“The whole trip was a really valuable experience as a detransitioned woman. It felt like coming home.”

So, after all this awesome bonding, adventuring, camping and posing for group photos that can’t go anywhere (it was a little bit sad to remember that if many of us are seen associating with each other, we are likely to face consequences), it was time to leave …

… in forty degree heat, in a traffic jam for something like nine hours, with forest fires on the side of the road. Good old Australia! Fortunately, we had an excellent DJ in the car – one who came up with this gem:

“Seeing our first man was quite confronting. It was a bit of culture shock. It was an affront to our values.”

We spent the following day in town, waking up at 5:30am to go play football in a park in the CBD. We caught up with some other womyn just back from the camp, went to Sydney’s Chinese gardens and visited loads of bookstores:

“Sydney women’s library was great, that was a real classic. They had books out of circulation very cheaply. We had to pretend our bags were really light to get back on the plane!”


Flying home we were all shattered but happy and extremely grateful. Thank you so much to the lesbians who gave us gardening and cleaning work to help us afford the cost of travel, as well as the kind koha. Your support means so much, and we really did make the most of this opportunity.

An enormous thank you to the wimmin of the lands, the wimmin who helped create them, those who help maintain them (from the paperwork side of things, to keeping the roads clear, to managing the aftermath of fires). I hope that next time us kiwis come over, it can be for a longer period so that we can help with the manual labouring/construction/prep side of things.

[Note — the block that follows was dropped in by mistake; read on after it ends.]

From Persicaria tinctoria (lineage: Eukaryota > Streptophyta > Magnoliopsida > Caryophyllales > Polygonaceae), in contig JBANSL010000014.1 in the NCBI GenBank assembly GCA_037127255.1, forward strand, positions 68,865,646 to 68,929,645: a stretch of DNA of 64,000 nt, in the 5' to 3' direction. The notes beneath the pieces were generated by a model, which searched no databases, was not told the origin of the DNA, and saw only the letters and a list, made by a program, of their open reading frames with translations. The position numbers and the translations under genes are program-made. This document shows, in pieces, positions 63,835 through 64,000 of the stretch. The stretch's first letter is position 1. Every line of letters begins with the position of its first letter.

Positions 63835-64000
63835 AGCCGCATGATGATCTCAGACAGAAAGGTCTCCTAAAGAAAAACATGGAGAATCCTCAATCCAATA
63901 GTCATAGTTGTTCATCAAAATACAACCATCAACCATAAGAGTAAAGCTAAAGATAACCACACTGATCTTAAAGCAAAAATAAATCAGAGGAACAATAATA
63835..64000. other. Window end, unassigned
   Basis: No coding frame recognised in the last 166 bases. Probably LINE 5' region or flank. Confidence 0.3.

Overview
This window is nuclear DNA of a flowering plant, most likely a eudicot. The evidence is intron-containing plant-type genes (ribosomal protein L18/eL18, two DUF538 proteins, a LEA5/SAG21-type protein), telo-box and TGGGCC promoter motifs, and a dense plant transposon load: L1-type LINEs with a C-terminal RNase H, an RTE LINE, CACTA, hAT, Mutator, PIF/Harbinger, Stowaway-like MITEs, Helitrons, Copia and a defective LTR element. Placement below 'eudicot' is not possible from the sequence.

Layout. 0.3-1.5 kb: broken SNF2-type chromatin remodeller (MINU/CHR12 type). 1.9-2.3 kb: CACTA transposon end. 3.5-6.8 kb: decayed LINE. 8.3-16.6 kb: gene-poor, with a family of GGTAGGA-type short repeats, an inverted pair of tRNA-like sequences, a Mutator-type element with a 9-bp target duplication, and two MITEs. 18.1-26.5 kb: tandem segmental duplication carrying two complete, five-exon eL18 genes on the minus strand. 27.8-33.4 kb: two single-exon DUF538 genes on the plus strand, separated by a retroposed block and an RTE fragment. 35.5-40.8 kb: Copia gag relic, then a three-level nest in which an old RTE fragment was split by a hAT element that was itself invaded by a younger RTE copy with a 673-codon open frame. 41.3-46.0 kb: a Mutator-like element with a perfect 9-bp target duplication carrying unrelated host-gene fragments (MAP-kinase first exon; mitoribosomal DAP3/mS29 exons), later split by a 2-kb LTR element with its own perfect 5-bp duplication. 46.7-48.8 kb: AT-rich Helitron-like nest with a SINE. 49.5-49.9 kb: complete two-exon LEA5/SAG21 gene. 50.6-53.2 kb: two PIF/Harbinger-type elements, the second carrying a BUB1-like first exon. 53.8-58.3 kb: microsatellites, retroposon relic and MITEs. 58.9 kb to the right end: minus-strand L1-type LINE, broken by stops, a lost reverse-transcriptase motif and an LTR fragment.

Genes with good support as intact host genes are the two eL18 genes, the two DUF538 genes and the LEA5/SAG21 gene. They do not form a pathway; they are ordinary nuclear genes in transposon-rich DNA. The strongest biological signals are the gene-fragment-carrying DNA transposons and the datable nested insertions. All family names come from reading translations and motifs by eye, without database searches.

From me to the others in our group: thank you so much driver, your sense of humour and recovery from unexpected turns really saved the day. Thanks to our youngest, it was fun celebrating your birthday and spending time with you. To our talent show rep, you are so skilled and cool, I hope I get to see all sorts of projects you’re involved in over time! To the one of us who just trusted in our group and met us for the first time at the airport then dealt with a robbing right away, I knew from the first time we chatted we would be great friends and I’m so glad we are. And to my sister in mischief and herstory, I love your curiosity and preparedness: you were right to get a SIM card and I love that you got so much out of this trip.

I think as a group, we want to help change the public imagination of what is possible for womyn and girls, for lesbians in particular. Seeing the kind of utopian, healing, brave – not to mention hilarious – things womyn can do when they work together helps us to keep our minds open to great big possibilities. We saw those thanks to the womyn of the lands.

In sisterhood and solidarity,

‘The New Zealanders’




P.S. If you don’t come back from womyn’s lands spelling the word ‘woman’ ten different ways, did you even go?!